Besides the material on the Remember Me CD, Fantasy (now owned by Concord Music Group) and Ace Records have released numerous alternate takes of Otis recordings on compilation CDs. These alternate takes and outtakes are not the property of Atlantic Records. Anything on the master tapes that had not been released by the time the tapes reverted back to Stax now belong to the current owners of Stax.

    There is also another Otis Redding recording that does not belong to Atlantic. While Otis was in Muscle Shoals producing an Arthur Conley session, he recorded a crude demo of the song "You Left The Water Running." In 1977, an edited version of this demo, with overdubbed musical augmentation including horns, was released as a single on Stone Records. This overdubbed version has shown up on numerous Otis compilations since its initial release. The original unedited (and without the overdubs) version was released in 2011 by Ace Records on the Fame Studios Story 1961-73 box set.
    Last edited by Nothing But Soul; 11-29-2014 at 04:31 PM.

  32. #32
    Great thread, everybody. I wish we had more like this one with good discussion and music history to boot.

  33. #33
    That's fascinating info on the OTIS REDDING recordings Nothing But Soul and explains a lot, though it does make me wonder why on earth Stax would have agreed to such terms in the first place.

    Roger

  34. #34
    Quote Originally Posted by roger View Post
    That's fascinating info on the OTIS REDDING recordings Nothing But Soul and explains a lot, though it does make me wonder why on earth Stax would have agreed to such terms in the first place.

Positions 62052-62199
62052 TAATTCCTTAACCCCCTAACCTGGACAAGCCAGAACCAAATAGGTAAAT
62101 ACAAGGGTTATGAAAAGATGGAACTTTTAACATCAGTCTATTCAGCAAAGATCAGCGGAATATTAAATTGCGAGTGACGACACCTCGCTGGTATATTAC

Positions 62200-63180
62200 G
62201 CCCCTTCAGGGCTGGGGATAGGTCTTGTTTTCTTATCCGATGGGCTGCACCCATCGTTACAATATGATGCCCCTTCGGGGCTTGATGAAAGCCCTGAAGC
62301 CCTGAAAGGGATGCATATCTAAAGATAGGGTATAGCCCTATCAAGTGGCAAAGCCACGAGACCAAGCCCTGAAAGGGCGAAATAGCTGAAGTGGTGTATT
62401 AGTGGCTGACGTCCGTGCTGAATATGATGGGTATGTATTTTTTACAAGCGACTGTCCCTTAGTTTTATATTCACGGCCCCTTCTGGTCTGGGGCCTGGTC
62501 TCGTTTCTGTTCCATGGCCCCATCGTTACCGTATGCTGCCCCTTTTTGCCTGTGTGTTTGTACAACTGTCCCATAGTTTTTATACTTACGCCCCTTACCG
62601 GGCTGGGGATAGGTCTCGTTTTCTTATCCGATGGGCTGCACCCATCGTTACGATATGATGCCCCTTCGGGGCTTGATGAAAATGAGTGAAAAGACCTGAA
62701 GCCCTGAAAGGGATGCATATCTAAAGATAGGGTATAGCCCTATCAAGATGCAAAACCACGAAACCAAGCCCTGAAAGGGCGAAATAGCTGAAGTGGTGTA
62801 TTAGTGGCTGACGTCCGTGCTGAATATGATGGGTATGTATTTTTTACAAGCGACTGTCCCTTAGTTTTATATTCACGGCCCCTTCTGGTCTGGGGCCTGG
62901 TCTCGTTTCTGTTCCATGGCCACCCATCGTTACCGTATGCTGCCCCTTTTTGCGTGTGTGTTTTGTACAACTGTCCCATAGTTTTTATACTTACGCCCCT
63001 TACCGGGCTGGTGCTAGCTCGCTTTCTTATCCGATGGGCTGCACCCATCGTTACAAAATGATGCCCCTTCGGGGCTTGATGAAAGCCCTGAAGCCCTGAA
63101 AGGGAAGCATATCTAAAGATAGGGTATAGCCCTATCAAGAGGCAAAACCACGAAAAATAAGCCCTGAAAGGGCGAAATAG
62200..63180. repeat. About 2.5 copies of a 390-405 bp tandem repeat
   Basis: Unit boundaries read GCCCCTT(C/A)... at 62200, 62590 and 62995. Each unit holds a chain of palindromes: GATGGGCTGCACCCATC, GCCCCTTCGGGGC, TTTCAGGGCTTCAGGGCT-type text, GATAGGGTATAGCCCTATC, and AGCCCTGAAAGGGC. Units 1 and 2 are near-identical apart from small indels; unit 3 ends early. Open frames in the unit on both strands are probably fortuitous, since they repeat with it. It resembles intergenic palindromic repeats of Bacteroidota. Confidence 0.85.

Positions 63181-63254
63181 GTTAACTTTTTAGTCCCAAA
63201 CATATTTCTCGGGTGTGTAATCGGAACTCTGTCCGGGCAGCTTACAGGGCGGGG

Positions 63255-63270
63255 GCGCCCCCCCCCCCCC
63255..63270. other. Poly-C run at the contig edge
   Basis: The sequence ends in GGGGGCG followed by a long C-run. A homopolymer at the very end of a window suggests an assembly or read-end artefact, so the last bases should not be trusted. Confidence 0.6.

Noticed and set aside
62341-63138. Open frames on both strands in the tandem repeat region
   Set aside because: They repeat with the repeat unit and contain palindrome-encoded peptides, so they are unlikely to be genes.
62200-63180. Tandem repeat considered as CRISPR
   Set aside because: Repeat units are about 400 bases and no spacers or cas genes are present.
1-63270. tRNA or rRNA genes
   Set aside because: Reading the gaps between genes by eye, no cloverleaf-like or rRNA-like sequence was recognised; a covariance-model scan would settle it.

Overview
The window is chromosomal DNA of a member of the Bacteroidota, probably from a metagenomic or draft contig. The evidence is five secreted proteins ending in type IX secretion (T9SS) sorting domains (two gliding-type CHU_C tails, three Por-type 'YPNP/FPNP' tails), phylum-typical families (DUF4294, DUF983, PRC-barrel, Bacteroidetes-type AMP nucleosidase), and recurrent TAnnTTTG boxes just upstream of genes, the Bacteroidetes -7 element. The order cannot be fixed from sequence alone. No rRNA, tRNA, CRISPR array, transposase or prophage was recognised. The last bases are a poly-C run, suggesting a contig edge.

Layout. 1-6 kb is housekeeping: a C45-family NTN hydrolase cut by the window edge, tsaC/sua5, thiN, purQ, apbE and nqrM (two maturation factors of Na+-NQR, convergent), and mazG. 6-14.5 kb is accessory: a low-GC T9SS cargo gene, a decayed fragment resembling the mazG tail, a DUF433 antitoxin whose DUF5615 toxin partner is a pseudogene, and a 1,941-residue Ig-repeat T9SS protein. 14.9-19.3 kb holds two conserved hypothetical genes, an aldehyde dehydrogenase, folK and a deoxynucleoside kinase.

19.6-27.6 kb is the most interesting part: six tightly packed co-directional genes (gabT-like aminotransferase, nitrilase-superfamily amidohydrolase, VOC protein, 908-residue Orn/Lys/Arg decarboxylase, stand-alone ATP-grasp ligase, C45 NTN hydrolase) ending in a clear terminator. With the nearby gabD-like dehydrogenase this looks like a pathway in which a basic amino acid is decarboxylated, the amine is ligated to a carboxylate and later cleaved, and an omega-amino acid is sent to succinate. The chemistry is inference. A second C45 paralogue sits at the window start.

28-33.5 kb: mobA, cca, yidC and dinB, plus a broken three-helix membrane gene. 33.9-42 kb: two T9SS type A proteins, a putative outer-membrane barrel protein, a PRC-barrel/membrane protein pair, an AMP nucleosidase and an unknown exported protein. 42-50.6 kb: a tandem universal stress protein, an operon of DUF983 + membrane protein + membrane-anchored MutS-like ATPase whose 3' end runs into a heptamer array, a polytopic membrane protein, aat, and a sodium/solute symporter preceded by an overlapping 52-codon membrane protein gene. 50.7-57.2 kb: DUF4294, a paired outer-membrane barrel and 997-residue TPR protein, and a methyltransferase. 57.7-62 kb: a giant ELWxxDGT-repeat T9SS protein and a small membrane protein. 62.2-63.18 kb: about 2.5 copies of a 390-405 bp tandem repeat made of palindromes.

Roger
    I think Stax agreed to such terms because those terms were buried in the fine print. It's obvious to me that Jerry Wexler and the folks at Atlantic Records had a lot slicker lawyers than Jim Stewart and the folks at Stax had.

  35. #35
    Quote Originally Posted by Nothing But Soul View Post
    I think Stax agreed to such terms because those terms were buried in the fine print. It's obvious to me that Jerry Wexler and the folks at Atlantic Records had a lot slicker lawyers than Jim Stewart and the folks at Stax had.
    Jerry Wexler was a lawyer, and I don't think Jim Stewart had one present.

  36. #36
    Quote Originally Posted by Jerry Oz View Post
    I saw the full documentary as well as an abbreviated version on PBS. I thoroughly enjoyed it. I wonder how many people were shocked when they discovered that the Swampers were a mostly white outfit that was arguably as tight, inventive, and influential in R&B/soul as the Funk Brothers.
    Agree that The Swampers were an amazing group of musicians with a very unique sound..I would also argue that The Funk Brothers massive and incredible body of work over a 12 year period of time puts them head and shoulders above any other ensemble of that era. I would also submit that Slutskys Standing In The Shadows Of Motown documentary made possible all the similarly formatted documentaries about musical and vocalist ensembles which have followed in recent years..

  37. #37
    I agree with Stubass. Jim Stewart believed in and trusted Jerry Wexler. Its called the Music Business but the emphasis must always be on the business.